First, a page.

The Port Colborne family of jailed Greenpeace activist Paul Ruzycki is terrified for his welfare. Ruzycki was one of 30 people now charged with piracy after boarding an oil rig in the Russian arctic. Lauran Sabourin reports.
Patti Sterling knew her brother Paul Ruzycki was in trouble when she received the final tweet from the Greenpeace vessel “Arctic Sunrise” on September 18th. It told of how the Russian coast guard stormed the ship with guns drawn and said: “The crew are on their knees. On the deck. With guns at their heads and they’re breaking down the communications door.”
Ruzicki was the second in command. He was thrown in jail. Denied his lupus medication for days. He’s still denied access to a phone or computer. The only way he can talk to his family in Port Colborne is through a Russian intermediary.
Sterling: “He said, tell my family I’m alive. She said, is there anything we can get for you. And he said please get me potable drinking water. There isn’t clean water to drink.”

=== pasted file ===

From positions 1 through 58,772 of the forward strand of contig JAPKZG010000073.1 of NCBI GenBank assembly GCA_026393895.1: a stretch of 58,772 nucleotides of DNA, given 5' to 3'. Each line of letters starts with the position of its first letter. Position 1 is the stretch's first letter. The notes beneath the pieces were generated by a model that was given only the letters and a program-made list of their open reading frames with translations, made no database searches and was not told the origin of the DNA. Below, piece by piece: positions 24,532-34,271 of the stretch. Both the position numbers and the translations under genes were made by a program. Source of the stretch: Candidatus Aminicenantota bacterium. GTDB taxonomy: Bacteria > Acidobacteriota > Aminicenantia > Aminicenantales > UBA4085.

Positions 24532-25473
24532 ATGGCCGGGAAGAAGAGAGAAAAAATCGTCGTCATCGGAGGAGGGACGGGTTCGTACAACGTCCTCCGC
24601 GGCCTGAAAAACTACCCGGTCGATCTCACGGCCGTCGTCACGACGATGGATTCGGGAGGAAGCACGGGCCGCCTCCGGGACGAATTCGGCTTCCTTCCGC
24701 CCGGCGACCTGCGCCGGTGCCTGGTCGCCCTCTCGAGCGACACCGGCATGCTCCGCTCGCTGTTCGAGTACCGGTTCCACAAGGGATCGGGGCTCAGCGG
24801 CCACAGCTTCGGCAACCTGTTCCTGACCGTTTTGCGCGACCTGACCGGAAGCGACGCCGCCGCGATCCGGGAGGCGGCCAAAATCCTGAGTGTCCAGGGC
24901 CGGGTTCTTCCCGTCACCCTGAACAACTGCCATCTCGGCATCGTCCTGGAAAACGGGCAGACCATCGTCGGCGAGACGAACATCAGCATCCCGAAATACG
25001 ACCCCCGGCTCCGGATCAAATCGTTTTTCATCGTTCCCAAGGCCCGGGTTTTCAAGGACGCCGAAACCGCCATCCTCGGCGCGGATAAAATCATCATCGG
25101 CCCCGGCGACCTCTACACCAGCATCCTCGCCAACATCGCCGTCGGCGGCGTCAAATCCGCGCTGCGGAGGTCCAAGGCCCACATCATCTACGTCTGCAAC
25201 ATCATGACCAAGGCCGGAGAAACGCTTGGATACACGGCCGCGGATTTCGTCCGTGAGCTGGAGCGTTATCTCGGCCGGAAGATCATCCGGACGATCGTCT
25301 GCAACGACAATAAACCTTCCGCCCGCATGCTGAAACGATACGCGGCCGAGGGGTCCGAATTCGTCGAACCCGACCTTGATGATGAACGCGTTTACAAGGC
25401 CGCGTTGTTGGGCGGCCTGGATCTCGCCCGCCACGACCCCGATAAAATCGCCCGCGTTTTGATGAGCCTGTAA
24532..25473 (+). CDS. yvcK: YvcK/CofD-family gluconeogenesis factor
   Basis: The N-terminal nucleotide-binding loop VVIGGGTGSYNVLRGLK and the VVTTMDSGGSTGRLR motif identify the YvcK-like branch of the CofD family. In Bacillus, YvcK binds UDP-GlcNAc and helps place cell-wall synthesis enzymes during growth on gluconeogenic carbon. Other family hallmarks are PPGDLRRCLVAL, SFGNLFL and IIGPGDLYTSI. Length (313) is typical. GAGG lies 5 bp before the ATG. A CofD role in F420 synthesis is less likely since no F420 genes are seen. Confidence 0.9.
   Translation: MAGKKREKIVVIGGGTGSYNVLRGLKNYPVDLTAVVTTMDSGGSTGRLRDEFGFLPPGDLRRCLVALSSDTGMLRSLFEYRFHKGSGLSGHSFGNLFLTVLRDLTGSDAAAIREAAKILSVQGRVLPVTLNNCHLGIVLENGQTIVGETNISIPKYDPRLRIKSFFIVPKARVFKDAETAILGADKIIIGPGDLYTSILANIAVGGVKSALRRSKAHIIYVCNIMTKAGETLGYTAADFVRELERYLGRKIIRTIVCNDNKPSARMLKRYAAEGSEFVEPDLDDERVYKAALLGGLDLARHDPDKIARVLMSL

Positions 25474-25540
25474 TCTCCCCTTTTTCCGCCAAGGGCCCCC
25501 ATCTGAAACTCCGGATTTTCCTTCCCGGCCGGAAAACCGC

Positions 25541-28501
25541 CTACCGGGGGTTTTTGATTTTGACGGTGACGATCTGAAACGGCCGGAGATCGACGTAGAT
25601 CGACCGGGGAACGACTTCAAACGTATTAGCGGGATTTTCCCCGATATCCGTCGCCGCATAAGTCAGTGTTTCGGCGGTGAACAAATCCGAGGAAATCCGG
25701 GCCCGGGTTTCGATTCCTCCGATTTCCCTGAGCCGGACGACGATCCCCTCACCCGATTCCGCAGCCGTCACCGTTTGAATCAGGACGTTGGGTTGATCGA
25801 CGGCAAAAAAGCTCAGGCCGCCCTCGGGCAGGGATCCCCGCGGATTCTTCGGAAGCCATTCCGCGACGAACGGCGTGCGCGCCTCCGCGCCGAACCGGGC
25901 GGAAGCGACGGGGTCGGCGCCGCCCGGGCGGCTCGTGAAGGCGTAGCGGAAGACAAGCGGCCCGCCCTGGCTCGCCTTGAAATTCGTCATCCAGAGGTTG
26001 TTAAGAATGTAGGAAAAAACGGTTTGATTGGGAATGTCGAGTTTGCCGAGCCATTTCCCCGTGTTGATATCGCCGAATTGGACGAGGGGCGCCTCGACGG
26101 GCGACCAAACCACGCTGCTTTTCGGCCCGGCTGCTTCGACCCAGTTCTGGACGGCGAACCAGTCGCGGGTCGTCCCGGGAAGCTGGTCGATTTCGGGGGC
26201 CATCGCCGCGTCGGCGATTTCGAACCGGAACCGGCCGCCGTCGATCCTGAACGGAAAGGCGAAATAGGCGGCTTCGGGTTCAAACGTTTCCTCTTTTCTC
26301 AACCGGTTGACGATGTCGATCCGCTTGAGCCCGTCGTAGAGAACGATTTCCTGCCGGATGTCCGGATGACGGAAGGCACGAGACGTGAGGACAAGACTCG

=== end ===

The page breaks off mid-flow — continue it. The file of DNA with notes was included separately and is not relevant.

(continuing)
Jesse Reid has served with Paul on Greenpeace missions elsewhere: “Initially I didn’t think it would be that big a deal because it’s something Greenpeace activiists are used to.”
Patti Stirling says her brother has been arrested and detained before maybe for a day or two. But never thrown in jail, charged with piracy and left to wonder what tomorrow will bring
In place of ribbons, Patti has posted Paul’s picture on trees in her neighbourhood. His poster is in several shop windows downtown. On Saturday, in a number of towns around the world there will be a global day of support for the “Arctic 30” as they’re called. The event in Port Colborne will be held at noon at Lock 8 Park.
A piracy conviction carries a maximum sentence of 15 years in a Russian prison. Greenpeace has appealed but Patti Sterling found out Thursday that the appeal for her brother and the others probably wonèt be heard until at least next week.